Pages with tag Linux

Block remote root login via ssh on Ubuntu/etc to keep your server safe A moment ago I was checking the system logs on my Ubuntu server and found that in auth.log reports that someone was repeatedly trying to SSH login as root. The "root" entry in /etc/passwd is setup so that no password will ever be matched, so perhaps this potential cracker would never get into my server anyway. But the requests are using bandwidth - and what if they were able to figure out a password that would work? Why not just block remote SSH login access to logging in as root in the first place? It's a bad idea to login directly as root - instead the recommended best practice is to login as a regular user then use sudo to perform things requiring super user access.
How to replace macOS with a fully open source Linux system

Maybe the direction Apple and Microsoft are taking is not aggreable in that both are seeking tighter control over what we do with our computers. Both are businesses and obviously will try to extract as much money from us as possible. In the case of Apple, their computers are increasingly closed boxes that cannot be opened and repaired. Instead you're faced to pay ridiculous prices for upgrades and repair, which lines Apple's pockets at our expense. As a what if exercise, I'm thinking over what it would take to supplant macOS with a Linux system (won't ever go back to Windows).

Microsoft throws its patent library behind Linux, not quite open-sourcing its patents As a software developer coming of age in the 1980s, Microsoft was the enemy. During the 1990s I worked for three companies that died or nearly died because Microsoft yawned and stretched its arms a little bit. Microsoft was brutal about dominating the PC market with its operating systems, and software developers chafed under their restrictions. But, something shifted, and over the last few years Microsoft got the open source religion. The various actions Microsoft has taken should make us all rethink labeling Microsoft as the enemy. Today Microsoft has pivoted its strategy around patents. Where Microsoft was formerly threatening the open source world with its patent pool, Microsoft has now joined the Open Invention Network, a multi-company patent pool that is protecting Linux.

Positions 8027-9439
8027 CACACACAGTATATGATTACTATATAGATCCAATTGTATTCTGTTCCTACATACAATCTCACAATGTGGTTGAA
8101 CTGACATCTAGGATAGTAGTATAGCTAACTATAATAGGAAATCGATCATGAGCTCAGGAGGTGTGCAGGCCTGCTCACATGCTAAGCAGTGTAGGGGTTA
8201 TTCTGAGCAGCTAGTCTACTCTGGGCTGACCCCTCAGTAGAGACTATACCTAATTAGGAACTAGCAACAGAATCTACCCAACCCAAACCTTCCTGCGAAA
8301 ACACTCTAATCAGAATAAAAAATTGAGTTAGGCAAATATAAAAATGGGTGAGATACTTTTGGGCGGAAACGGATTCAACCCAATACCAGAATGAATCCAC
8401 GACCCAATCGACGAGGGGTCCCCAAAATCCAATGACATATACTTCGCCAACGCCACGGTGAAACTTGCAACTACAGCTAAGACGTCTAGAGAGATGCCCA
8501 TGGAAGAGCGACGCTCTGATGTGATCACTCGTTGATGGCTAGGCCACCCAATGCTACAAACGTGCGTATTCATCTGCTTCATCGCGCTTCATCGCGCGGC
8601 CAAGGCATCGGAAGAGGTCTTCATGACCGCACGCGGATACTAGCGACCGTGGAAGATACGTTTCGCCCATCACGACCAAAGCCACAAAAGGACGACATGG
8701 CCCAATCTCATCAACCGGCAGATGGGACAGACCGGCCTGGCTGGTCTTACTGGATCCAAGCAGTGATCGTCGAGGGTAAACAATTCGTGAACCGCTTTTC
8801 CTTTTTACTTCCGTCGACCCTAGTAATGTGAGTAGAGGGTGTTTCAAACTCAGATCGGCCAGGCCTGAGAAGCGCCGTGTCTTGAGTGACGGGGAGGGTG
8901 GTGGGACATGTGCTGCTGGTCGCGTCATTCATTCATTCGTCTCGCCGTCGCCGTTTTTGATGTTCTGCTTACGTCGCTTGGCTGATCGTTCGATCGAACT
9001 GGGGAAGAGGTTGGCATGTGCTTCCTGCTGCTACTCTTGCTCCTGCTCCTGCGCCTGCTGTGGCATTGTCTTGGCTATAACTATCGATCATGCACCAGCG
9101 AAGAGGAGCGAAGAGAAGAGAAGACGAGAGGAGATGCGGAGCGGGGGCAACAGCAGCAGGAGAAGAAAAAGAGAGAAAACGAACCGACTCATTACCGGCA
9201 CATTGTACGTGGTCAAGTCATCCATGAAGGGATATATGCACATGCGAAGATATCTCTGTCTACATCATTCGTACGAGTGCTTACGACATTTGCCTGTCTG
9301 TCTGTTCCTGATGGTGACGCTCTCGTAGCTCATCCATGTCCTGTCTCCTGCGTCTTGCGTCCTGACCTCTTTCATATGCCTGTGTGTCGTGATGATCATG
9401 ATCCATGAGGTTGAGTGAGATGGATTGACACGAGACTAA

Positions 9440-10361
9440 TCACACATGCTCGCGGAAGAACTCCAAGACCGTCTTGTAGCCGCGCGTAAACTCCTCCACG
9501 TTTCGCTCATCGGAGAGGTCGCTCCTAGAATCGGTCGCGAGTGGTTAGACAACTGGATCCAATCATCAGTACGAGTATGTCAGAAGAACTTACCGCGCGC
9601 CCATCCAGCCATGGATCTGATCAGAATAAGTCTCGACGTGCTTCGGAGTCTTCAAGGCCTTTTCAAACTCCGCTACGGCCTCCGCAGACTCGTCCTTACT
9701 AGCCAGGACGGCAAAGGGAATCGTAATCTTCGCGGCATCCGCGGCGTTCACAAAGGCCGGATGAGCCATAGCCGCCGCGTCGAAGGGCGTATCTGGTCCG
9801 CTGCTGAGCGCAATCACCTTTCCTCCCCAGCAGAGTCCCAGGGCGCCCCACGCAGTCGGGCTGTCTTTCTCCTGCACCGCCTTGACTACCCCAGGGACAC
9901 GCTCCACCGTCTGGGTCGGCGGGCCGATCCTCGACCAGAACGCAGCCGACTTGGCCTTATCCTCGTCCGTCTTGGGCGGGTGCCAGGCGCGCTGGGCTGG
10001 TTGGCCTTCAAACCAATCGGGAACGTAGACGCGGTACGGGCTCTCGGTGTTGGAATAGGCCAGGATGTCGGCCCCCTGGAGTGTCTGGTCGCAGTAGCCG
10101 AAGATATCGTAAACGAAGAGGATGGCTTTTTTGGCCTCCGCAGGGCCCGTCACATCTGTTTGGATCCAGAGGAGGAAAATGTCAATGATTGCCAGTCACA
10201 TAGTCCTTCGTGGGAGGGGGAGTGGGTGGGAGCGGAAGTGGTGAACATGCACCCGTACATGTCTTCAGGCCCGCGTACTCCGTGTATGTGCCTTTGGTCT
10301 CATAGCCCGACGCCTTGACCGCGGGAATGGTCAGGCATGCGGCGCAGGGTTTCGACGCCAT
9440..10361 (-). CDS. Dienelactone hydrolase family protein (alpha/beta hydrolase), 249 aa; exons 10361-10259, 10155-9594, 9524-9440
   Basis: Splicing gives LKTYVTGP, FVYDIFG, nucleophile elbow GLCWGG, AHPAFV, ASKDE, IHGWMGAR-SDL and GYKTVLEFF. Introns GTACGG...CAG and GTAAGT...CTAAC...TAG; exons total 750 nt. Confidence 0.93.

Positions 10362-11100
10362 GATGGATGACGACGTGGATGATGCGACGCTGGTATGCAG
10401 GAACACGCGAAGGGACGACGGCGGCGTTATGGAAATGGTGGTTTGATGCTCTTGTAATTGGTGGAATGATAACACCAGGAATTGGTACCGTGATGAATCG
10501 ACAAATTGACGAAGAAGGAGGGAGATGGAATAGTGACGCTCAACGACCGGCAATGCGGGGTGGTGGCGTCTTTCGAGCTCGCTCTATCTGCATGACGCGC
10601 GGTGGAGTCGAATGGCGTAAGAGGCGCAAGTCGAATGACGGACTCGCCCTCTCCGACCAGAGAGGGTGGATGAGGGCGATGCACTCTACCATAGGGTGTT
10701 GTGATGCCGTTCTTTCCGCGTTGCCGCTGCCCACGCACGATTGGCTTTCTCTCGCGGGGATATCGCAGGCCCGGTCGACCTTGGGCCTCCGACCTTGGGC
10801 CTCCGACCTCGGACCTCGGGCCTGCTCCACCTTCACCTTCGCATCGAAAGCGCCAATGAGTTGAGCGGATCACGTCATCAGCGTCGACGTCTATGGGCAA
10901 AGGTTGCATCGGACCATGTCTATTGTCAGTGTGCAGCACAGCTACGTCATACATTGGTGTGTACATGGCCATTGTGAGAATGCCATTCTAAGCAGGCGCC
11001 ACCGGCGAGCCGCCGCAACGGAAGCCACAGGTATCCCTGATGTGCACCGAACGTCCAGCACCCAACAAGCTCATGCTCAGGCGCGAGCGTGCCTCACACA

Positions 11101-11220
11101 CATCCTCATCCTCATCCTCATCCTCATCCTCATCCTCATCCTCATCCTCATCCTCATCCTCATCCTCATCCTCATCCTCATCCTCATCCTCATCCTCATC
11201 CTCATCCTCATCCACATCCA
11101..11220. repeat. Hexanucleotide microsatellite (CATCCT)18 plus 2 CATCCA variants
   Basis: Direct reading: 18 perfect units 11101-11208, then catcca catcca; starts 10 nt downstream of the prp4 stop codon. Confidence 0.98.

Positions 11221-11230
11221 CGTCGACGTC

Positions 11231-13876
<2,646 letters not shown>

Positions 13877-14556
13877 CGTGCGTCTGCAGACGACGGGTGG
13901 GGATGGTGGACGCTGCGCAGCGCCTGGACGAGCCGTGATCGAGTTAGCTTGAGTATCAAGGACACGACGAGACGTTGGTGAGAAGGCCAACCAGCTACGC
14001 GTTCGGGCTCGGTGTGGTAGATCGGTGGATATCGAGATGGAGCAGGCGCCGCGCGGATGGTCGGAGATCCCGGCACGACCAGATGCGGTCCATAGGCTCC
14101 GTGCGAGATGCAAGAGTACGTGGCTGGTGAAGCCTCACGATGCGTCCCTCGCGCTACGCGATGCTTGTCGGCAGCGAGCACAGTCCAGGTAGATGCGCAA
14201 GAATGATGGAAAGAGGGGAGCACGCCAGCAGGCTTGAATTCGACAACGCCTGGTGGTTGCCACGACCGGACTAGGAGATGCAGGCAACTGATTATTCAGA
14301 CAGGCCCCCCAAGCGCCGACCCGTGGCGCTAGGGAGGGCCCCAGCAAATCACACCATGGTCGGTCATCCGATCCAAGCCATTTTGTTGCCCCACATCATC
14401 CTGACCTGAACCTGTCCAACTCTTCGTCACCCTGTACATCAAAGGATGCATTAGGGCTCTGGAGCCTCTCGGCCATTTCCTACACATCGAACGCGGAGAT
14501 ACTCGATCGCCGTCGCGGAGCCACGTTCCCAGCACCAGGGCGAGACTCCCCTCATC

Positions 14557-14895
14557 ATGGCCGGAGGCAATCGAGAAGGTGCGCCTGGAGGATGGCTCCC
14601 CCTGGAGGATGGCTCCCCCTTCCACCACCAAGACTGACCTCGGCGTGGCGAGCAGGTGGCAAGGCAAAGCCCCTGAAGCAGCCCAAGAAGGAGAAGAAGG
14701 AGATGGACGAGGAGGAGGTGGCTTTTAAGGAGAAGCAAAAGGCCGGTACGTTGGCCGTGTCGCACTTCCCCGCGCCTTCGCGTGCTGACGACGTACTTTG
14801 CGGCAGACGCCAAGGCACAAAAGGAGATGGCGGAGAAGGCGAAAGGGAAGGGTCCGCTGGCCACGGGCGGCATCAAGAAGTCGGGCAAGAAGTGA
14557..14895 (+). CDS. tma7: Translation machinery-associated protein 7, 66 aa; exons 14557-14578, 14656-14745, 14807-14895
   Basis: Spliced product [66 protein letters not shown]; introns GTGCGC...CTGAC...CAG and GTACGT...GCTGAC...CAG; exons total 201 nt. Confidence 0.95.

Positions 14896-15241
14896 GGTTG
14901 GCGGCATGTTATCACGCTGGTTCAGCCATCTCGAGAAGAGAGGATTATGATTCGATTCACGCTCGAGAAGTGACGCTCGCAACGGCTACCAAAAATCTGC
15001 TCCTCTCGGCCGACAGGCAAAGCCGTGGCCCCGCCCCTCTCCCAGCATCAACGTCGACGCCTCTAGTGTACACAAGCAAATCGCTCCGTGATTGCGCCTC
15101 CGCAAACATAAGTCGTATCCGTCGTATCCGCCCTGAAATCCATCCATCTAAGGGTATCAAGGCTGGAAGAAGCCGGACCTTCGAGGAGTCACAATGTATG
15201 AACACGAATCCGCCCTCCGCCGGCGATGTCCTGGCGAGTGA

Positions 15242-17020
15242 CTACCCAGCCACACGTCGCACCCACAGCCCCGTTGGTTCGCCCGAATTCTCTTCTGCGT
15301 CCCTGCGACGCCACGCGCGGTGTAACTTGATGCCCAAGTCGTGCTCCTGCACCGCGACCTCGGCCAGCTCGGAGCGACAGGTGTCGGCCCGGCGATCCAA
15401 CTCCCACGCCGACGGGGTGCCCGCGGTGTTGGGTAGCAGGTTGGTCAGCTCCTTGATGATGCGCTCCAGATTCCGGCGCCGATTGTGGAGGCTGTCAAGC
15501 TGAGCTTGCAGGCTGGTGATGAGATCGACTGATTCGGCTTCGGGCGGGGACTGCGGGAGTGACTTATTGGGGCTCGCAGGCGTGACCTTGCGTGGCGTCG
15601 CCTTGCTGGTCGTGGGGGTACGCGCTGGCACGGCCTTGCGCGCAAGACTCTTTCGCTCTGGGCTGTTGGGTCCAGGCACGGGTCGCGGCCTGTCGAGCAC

Reading Kindle books on Linux, supporting a switch to Linux

Electronic books are a big thing, making it possible to own a vast library without the bookshelves. The Kindle marketplace is the largest e-book marketplace, and unfortunately Amazon does not support the industry-standard eBook format, EPUB3, and instead stays with its proprietary MOBI-based eBook format. Reading Kindle books, then, requires using a Kindle device or a Kindle application. And, of course, Amazon doesn't make a Kindle application for Linux. Since we are pondering a switch from macOS to Linux, how do we solve this problem?